Array initialization - Bug or feature

Consider the following 4 variants to intialize an array with a constant size defined via a #define statement.

#define FAC   4

extern "C" __global__ void mykernel1 (void)

{

  // This is not handled well by the compiler

  double C[FAC*FAC] = {0.0};

}

extern "C" __global__ void mykernel2 (void)

{

  double C[FAC*FAC];

#pragma unroll

  for(int i=0; i< FAC*FAC; ++i)

    C[i] = 0.0;

}

extern "C" __global__ void mykernel3 (void)

{

  // Not generic

  double C[FAC*FAC] = {0,0,0,0, 0,0,0,0, 0,0,0,0, 0,0,0,0};

}

extern "C" __global__ void mykernel4 (void)

{

  // Missing one value.

  double C[FAC*FAC] = {0,0,0,0, 0,0,0,0, 0,0,0,0, 0,0,0};

}

The assembler output from

nvcc --maxrregcount 63 -arch sm_20 --ptxas-options="-v" --cubin bug.cu

cuobjdump --dump-sass bug.cubin > bug.ass

is

code for sm_20

		Function : mykernel1

	/*0000*/     /*0x00005de428004404*/ 	MOV R1, c [0x1] [0x100];

	/*0008*/     /*0x00105d034800c002*/ 	IADD R1, R1, -0x80;

	/*0010*/     /*0x001fdca5c8000000*/ 	STL.64 [R1], RZ;

	/*0018*/     /*0x201fdca5c8000000*/ 	STL.64 [R1+0x8], RZ;

	/*0020*/     /*0x401fdca5c8000000*/ 	STL.64 [R1+0x10], RZ;

	/*0028*/     /*0x601fdca5c8000000*/ 	STL.64 [R1+0x18], RZ;

	/*0030*/     /*0x801fdca5c8000000*/ 	STL.64 [R1+0x20], RZ;

	/*0038*/     /*0xa01fdca5c8000000*/ 	STL.64 [R1+0x28], RZ;

	/*0040*/     /*0xc01fdca5c8000000*/ 	STL.64 [R1+0x30], RZ;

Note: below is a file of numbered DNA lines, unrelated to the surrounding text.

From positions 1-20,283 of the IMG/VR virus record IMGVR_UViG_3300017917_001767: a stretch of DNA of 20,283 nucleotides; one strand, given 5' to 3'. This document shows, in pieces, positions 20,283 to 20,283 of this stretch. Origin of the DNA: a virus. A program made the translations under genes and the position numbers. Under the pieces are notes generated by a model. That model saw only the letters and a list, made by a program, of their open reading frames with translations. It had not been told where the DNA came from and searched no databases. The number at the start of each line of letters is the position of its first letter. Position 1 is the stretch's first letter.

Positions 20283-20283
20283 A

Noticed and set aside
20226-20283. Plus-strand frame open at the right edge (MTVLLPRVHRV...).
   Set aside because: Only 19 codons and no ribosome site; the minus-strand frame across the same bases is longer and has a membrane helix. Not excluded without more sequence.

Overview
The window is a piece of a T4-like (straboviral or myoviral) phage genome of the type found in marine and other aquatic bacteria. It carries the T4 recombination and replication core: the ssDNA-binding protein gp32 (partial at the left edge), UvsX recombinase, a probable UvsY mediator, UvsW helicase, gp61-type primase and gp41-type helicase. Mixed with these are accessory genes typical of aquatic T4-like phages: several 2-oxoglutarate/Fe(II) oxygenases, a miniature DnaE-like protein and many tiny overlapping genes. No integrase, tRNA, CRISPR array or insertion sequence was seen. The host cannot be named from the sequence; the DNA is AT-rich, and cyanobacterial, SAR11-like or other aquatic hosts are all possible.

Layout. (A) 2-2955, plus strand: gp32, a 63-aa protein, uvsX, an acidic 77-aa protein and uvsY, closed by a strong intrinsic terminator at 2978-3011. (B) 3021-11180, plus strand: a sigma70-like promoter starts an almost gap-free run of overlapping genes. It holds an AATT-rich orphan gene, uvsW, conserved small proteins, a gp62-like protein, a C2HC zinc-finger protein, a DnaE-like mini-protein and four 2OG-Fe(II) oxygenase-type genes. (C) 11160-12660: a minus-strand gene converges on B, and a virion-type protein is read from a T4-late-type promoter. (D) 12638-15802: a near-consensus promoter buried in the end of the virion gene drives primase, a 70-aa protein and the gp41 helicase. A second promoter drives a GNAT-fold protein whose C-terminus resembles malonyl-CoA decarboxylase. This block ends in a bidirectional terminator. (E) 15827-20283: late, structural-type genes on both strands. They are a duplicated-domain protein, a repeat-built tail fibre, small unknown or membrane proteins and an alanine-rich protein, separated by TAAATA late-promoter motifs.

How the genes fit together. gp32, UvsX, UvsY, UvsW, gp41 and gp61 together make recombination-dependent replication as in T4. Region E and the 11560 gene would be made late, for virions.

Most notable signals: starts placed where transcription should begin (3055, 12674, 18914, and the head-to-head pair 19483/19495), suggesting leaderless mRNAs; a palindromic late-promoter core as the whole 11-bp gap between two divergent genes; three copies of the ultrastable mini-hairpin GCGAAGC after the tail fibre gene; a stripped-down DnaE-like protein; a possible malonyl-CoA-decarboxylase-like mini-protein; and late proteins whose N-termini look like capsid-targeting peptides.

/*0048*/     /*0xe01fdca5c8000000*/ 	STL.64 [R1+0x38], RZ;

	/*0050*/     /*0x001fdca5c8000001*/ 	STL.64 [R1+0x40], RZ;

	/*0058*/     /*0x201fdca5c8000001*/ 	STL.64 [R1+0x48], RZ;

	/*0060*/     /*0x401fdca5c8000001*/ 	STL.64 [R1+0x50], RZ;

	/*0068*/     /*0x601fdca5c8000001*/ 	STL.64 [R1+0x58], RZ;

	/*0070*/     /*0x801fdca5c8000001*/ 	STL.64 [R1+0x60], RZ;

	/*0078*/     /*0xa01fdca5c8000001*/ 	STL.64 [R1+0x68], RZ;

	/*0080*/     /*0xc01fdca5c8000001*/ 	STL.64 [R1+0x70], RZ;

	/*0088*/     /*0xe01fdca5c8000001*/ 	STL.64 [R1+0x78], RZ;

	/*0090*/     /*0x00001de780000000*/ 	EXIT;

		..........................

		Function : mykernel2

	/*0000*/     /*0x00005de428004404*/ 	MOV R1, c [0x1] [0x100];

	/*0008*/     /*0x00001de780000000*/ 	EXIT;

		..........................

		Function : mykernel3

	/*0000*/     /*0x00005de428004404*/ 	MOV R1, c [0x1] [0x100];

	/*0008*/     /*0x00001de780000000*/ 	EXIT;

		..........................

		Function : mykernel4

	/*0000*/     /*0x00005de428004404*/ 	MOV R1, c [0x1] [0x100];

	/*0008*/     /*0x00105d034800c002*/ 	IADD R1, R1, -0x80;

	/*0010*/     /*0x001fdca5c8000000*/ 	STL.64 [R1], RZ;

	/*0018*/     /*0x201fdca5c8000000*/ 	STL.64 [R1+0x8], RZ;

	/*0020*/     /*0x401fdca5c8000000*/ 	STL.64 [R1+0x10], RZ;

	/*0028*/     /*0x601fdca5c8000000*/ 	STL.64 [R1+0x18], RZ;

	/*0030*/     /*0x801fdca5c8000000*/ 	STL.64 [R1+0x20], RZ;

	/*0038*/     /*0xa01fdca5c8000000*/ 	STL.64 [R1+0x28], RZ;

	/*0040*/     /*0xc01fdca5c8000000*/ 	STL.64 [R1+0x30], RZ;

	/*0048*/     /*0xe01fdca5c8000000*/ 	STL.64 [R1+0x38], RZ;

	/*0050*/     /*0x001fdca5c8000001*/ 	STL.64 [R1+0x40], RZ;

	/*0058*/     /*0x201fdca5c8000001*/ 	STL.64 [R1+0x48], RZ;

	/*0060*/     /*0x401fdca5c8000001*/ 	STL.64 [R1+0x50], RZ;